He has been refusing to meet Department of Trade and Industry inspectors for two years, since he was acquitted of fraud during the collapse of his father's empire in a trial that cost the taxpayer pounds 30m.
Mr Maxwell, who received legal aid in the region of pounds 10m for that hearing, will not co-operate with the inquiry unless the DTI agrees to allow him to be legally represented at the public's expense. In DTI inquiries, those asked to provide evidence are not allowed legal representation, nor may they rely on the right to silence. Furthermore, any evidence they give - which is given not under caution - may be used against them in future prosecutions.
Mr Maxwell and his lawyers - and some civil liberties observers - believe this is unfair. He will argue that he needs to be legally represented, and it is understood he may be prepared to go to the European Court to press his claim.
The inspectors want to question him over promises in the Mirror Group prospectus that its affairs would be "ring-fenced" from the rest of Robert Maxwell's activities. Following the pounds 500m flotation, and the death of the tycoon, Mirror Group had to set aside pounds 156m for losses from its pension fund.
Kevin Maxwell, 39, will argue that payment for any legal representation he may secure should come from the public purse because he cannot afford to pay. When the empire collapsed, he became Britain's biggest ever bankrupt, with debts of pounds 406m.
In September 1995, however, he was automatically discharged and began the task of becoming rich again. Before being discharged, he worked as a consultant to a media company, Westbourne Communications, founded by Jean Baddeley, his father's former secretary.
Once allowed to be a company director again, he joined forces with his brother, Ian, and Anthony Kelly, former head of programme finance at British Sky Broadcasting, to establish a satellite television business in Russia.
His company, Telemonde Development Capital - now split into TDC1 and TDC2 - linked up with RTR, the state controlled television and radio organisation, to launch Meteor, a station which was to have broadcast to 150 million people. However, according to Boris Vishniak, RTR's head, things did not go according to plan.
Mr Maxwell, he said, had the "mentality of a small trader" who wanted to make a fast buck.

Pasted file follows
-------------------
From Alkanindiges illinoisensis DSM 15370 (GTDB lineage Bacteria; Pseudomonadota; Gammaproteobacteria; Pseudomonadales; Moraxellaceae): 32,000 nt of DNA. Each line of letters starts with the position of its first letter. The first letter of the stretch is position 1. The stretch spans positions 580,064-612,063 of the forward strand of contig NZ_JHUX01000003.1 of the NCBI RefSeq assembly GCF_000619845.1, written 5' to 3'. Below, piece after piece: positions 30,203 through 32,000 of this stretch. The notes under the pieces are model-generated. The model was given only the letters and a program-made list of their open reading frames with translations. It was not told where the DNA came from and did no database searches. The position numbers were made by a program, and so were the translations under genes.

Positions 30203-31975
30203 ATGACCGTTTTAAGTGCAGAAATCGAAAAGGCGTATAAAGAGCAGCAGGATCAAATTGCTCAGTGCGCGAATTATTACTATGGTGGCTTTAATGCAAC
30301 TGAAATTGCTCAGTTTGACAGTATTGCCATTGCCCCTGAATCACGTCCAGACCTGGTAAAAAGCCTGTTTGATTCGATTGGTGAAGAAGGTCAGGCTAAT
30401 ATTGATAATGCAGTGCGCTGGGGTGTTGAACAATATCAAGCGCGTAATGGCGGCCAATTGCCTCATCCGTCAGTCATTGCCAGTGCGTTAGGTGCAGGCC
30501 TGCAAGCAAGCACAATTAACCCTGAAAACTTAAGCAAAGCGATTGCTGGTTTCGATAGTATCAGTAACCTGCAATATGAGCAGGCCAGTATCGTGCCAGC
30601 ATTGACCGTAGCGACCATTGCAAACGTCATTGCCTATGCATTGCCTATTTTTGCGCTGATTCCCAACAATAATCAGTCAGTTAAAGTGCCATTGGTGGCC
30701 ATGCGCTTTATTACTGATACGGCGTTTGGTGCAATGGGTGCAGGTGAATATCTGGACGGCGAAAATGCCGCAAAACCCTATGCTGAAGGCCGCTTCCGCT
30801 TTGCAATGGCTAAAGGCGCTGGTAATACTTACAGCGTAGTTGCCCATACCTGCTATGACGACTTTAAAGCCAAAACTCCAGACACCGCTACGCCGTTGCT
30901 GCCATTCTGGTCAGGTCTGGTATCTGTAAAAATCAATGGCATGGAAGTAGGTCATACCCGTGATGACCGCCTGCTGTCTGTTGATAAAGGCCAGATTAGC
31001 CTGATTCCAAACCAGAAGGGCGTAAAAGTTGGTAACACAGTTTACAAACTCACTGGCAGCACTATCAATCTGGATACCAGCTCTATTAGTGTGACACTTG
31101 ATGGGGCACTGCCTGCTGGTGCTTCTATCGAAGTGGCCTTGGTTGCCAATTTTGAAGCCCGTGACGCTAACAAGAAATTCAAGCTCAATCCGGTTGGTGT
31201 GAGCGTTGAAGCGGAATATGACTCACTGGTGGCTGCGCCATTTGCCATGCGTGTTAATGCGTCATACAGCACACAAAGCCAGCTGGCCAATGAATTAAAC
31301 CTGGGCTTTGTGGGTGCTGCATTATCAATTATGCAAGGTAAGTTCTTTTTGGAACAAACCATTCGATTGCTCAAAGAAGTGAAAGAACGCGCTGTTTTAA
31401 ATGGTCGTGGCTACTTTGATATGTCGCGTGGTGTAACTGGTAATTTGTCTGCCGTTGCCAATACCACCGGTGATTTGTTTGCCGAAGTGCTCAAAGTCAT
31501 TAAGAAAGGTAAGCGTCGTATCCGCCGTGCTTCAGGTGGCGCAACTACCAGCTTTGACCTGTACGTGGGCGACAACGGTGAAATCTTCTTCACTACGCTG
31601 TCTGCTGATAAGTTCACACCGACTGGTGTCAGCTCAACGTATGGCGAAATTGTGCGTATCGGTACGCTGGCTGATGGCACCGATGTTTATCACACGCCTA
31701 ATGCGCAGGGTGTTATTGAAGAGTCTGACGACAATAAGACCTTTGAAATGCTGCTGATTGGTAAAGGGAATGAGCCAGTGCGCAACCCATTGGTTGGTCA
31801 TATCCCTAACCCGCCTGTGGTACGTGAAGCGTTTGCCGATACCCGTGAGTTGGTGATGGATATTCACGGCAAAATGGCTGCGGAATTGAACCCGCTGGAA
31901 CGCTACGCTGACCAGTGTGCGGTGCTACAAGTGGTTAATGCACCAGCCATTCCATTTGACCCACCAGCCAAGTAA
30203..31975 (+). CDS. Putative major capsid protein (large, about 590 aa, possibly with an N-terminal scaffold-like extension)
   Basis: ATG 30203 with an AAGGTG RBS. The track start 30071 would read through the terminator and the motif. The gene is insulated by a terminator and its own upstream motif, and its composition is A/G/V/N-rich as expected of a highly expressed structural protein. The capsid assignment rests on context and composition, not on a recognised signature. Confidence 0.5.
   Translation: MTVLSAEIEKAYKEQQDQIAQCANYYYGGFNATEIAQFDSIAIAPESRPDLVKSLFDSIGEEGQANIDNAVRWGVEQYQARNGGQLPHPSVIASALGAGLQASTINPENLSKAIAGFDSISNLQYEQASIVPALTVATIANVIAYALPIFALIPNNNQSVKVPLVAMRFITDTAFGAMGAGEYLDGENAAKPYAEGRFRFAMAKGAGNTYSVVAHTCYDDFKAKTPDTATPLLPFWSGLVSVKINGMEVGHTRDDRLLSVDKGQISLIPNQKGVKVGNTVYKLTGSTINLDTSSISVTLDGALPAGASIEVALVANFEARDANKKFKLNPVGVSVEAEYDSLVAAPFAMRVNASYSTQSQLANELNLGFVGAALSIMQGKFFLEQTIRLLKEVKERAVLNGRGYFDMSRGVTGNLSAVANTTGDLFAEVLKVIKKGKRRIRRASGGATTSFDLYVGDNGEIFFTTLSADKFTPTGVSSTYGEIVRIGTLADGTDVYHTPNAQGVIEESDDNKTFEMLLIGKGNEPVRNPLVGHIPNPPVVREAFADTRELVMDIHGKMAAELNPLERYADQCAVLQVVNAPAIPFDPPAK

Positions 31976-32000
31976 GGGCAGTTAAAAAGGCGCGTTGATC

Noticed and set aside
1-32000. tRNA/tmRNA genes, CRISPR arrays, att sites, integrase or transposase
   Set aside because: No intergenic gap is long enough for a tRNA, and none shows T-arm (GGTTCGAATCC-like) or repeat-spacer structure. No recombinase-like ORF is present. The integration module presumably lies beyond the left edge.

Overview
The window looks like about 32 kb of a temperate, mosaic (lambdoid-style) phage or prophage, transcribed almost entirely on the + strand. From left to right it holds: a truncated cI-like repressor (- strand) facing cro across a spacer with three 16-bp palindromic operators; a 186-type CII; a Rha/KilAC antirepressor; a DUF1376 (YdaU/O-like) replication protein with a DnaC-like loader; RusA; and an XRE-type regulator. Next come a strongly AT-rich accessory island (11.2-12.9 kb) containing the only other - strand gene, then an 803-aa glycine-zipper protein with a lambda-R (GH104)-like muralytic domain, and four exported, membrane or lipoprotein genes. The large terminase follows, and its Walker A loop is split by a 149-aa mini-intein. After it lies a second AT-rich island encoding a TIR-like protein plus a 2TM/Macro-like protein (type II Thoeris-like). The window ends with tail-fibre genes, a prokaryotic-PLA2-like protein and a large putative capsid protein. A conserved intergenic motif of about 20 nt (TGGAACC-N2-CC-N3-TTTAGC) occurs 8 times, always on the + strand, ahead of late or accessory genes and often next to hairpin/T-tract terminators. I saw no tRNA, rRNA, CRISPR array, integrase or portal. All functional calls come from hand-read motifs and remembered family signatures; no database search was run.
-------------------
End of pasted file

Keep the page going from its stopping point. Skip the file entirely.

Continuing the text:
"Turnover on the project was millions of dollars and Maxwell was interested in squeezing a fast million," he told the Independent on Sunday last year.
Mr Maxwell is also a director of two other companies, Isisbridge and Elfinport, which are not trading. In company documents he describes himself as "publisher". The TDC companies are registered at Cavendish Square in central London but it is thought that Mr Maxwell operates out of the offices of Westbourne Communications in Great Portland Street nearby.
Mr Maxwell travels regularly to Russia and is understood to have represented the interests of companies working in advertising, steel and telecommunications, as well as television.
He lives in a 16th-century manor house in Moulsford, Oxfordshire, with his wife, Pandora, and their six children. Friends say he likes to keep a low profile, working hard and keeping fit - he shares the same gym as Peter Mandelson, the Secretary of State for Trade and Industry (Lambton Place Health Club: membership pounds 895 per year plus pounds 250 joining fee.)
Keith Oliver, Mr Maxwell's solicitor throughout the affair, feels passionate about the unfairness of an inquisition without legal representation.
"For [Mr Maxwell] to be required to assist the DTI inspectors without adequate legal representation is grossly unfair," he told The Independent earlier this month.
"I am very concerned if he should be put in a position where he would be compelled to deal with this inspection without adequate legal advice - or indeed without any legal advice, especially bearing in mind [he has already stood trial]."Reuse content